Official newspaper of The University of Texas at Austin

The Daily Texan

Official newspaper of The University of Texas at Austin

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Official newspaper of The University of Texas at Austin

The Daily Texan

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October 4, 2022

Dessa’s eclectic new release does not compete with Feist’s

Underground hip-hop’s unsung songstress Dessa and indie folk’s poppy majesty Feist have always been a step ahead of their contemporaries.

Making their returns with albums Castor, The Twins and Metals, Dessa and Feist continue to push the boundaries of music with songs that are driven by captivating arrangements and insightful lyrical content.

Hip-hop collective Doomtree’s soft-spoken yet fearless first lady Margret Wander — better known as Dessa — delivers a powerful blow in her new album, Castor, The Twins. A more organic, natural approach on last year’s A Badly Broken Code, Dessa’s latest album gives a fresh, new perspective on the tracks that helped solidify her position as one of Minneapolis’ most talented MCs.

On “Mineshaft,” Dessa’s spoken word delivery is backed by gloomy guitars, emphasizing her feeling of hopelessness as she repeats “it goes down” in the chorus.

And “Dixon’s Girl” becomes something of a jazzy, lounge session as Dessa sings and rhymes over melancholic piano keys and upright bass. The band intensifies Dessa’s narrative of the mistreatment of a woman with synchronized hits and powerful crescendos, resulting in a track that resonates with Billie Holiday-esque bravado.

“The Beekeeper,” an advance single from Dessa’s forthcoming album in 2012, is hauntingly captivating. Vibraphone, piano, viola and upright bass create a classical, orchestral abyss where Dessa’s expressive vocals are the only light shined upon staccato viola plucks and dark, somber piano strikes.

Taking a cue from fellow Minneapolis MC Atmosphere’s The Family Sign, Dessa’s experimentation with live instrumentation benefits her in many ways. Her witty and sardonic observations are made that much clearer through the use of brushed snares and soulful piano chords.

“You shouldn’t open doors you don’t plan to go through” says Dessa with a calm fury, her jabs acting as words of wisdom to a collective of oppressed and mistreated women.

Although Dessa proves she can be a modern-day hip-hop maestro, her flow has not yet synchronized completely with the natural atmosphere that accompanies her. Her second verse in “Mineshaft,” where she attacks with a blistering, staccato delivery, does not come out as precise and fluid as it did in A Badly Broken Code.

Dessa is well on her way to being the Tariq Trotter of female rappers. Like The Roots’ front man, Dessa shows the potential to be able to rap over just about anything. Where other rappers rely on mechanical, computerized beats to keep their flow punctual, Dessa challenges the norms of hip-hop by throwing herself in unfamiliar territory.

Although she has yet to find her distinctive voice, Castor, The Twin is proof that Dessa has the ability to become one of hip-hop’s strongest contributors.

Like Dessa, Feist continues to experiment and find her niche in Metals.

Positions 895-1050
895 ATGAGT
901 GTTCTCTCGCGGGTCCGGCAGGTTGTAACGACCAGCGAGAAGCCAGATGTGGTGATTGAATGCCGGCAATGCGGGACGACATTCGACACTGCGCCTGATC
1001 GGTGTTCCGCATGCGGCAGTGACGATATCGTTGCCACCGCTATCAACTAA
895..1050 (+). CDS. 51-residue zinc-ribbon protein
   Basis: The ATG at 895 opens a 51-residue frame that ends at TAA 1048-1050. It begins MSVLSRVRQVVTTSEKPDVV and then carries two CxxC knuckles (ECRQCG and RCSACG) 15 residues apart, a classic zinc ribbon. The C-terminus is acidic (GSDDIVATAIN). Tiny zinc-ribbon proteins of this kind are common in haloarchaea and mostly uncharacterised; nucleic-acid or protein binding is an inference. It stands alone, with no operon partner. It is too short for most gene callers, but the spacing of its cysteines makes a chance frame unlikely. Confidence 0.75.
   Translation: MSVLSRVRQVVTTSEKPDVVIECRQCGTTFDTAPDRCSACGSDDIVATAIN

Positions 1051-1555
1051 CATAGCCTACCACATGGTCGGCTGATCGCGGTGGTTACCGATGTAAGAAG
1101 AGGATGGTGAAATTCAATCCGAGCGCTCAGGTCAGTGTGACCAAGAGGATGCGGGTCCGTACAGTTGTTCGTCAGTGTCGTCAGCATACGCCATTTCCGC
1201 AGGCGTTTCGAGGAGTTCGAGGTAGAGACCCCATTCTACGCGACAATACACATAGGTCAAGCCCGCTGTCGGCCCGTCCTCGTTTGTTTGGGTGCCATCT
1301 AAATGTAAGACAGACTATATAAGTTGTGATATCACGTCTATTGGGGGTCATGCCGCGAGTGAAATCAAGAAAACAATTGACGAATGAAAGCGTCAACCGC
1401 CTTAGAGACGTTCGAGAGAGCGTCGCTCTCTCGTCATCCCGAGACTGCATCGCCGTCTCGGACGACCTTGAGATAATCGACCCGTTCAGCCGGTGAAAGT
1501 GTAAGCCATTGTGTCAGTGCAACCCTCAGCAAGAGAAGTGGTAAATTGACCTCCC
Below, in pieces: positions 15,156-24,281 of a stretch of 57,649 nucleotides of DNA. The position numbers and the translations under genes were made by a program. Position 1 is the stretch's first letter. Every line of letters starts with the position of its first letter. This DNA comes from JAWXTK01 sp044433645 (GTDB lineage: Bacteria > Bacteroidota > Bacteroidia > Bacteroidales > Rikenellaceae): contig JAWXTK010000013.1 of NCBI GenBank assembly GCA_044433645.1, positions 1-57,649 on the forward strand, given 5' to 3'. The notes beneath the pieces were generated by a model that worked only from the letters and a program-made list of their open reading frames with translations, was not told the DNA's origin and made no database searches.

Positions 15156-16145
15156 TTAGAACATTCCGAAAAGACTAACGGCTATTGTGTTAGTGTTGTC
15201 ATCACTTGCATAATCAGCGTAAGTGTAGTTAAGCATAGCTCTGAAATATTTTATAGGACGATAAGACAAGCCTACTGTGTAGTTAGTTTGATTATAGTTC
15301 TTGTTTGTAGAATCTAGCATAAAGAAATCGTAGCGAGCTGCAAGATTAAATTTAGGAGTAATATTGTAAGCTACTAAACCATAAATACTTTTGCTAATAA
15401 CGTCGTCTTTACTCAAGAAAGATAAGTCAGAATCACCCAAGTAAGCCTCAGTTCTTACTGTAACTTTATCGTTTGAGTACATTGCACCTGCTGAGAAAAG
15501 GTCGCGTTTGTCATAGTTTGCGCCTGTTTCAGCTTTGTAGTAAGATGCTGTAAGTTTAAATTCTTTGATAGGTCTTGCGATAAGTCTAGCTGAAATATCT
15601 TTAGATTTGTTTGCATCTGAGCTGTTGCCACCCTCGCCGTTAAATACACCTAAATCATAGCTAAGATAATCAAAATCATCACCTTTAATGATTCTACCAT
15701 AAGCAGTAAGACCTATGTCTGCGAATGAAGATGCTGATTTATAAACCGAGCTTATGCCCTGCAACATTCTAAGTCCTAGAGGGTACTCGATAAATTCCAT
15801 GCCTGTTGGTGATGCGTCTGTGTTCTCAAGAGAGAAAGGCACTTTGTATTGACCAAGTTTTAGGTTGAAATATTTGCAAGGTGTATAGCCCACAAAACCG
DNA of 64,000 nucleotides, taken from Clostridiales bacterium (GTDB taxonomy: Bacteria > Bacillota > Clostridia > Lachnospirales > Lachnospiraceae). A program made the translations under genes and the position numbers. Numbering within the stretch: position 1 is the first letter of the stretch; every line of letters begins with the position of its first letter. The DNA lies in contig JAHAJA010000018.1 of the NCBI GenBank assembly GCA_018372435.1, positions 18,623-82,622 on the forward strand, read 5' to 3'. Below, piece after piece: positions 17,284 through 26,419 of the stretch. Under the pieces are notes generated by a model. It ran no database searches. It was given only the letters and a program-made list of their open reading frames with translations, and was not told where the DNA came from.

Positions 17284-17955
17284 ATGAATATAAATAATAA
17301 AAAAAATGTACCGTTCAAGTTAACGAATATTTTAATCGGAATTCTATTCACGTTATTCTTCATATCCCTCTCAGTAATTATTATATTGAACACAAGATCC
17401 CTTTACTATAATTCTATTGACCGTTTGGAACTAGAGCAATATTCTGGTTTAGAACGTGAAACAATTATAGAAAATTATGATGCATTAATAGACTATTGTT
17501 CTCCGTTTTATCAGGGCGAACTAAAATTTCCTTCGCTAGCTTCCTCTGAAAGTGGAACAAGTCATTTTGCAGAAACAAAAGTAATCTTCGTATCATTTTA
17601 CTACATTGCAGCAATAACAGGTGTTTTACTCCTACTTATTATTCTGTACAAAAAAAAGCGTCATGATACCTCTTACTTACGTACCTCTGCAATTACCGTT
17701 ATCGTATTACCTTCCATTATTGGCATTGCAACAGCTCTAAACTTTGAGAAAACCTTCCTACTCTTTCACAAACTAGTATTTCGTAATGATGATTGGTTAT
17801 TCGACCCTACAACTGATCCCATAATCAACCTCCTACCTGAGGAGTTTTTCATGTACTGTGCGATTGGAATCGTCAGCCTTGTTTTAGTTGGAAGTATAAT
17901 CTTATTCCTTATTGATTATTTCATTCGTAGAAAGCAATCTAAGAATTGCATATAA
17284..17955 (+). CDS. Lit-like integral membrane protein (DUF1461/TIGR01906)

Metals is a gorgeous display of Leslie Feist’s songwriting ability. Where her last album, The Reminder, was overshadowed by the success of the poppy single “1234,” Metals challenges listeners with a repertoire that consists of orchestral sounds and dynamic arrangements that move with impeccable fluidity.

Opener “The Bad in Each Other” is an adventurous, electronic folk-ballad that lends itself to brassy swells and likable vocal harmonies. The rim shots throughout the song provide a stable base and groove for Feist as she croons over ascending chords that provide a blissful ending filled with overwhelming sound from all over.

“Caught a Long Wind” is beautiful and well-written. Feist’s vocal delivery is enticing: She sings with a haunting resonance, the shaking in her voice building tension as piano keys are gently stroked, clashing against a rising tide of cymbals.

Metals is a cinematic treasure due to its definitive sound. Feist exudes a sense of confidence and freedom in this album, not restricting herself to the pop formula that resulted in her mainstream success in 2007.

Sacrificing simplicity for complexity, Feist has created an album that works like that of a large puzzle: Each timpani hit and every low, vibrato-driven horn note contributes to a picture that displays moments of struggle and discomfort. But, like that of a beautiful Beethoven piece, the tension dissipates as a more enlightened Feist breaks out of her troublesome web.

Feist has a very distinct sound that cannot be easily categorized and can only be defined by the many ideas and sounds that encompass her music. Metals finds a great harmony between Feist’s poppy beginnings and her blossoming as a genre-bending musician.

Both Dessa and Feist are artists of innovation, pursuing a sound that truly defines who they are. Feist’s natural and effortless delivery is something that Dessa is well on her way towards achieving in the realm of hip-hop.

Unlike Feist, Dessa has yet to grasp the ingredients necessary to give her music that extra push. She has a distinguishable flow that is both her strength and weakness. Where Feist’s lyrics become a part of an intricate arrangement that moves with ease, some of Dessa’s lyrics become lost or overshadowed by the vast selection of instruments at her disposal.

Castor, the Twin is a strong release, but still has room for improvement to become like Metals.

How Come You Never Go There by Feist

Dessa "The Beekeeper" by doomtree

Printed on Tuesday, October 4, 2011 as: Dessa's eclectic new album falls short compared to Feist

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Dessa’s eclectic new release does not compete with Feist’s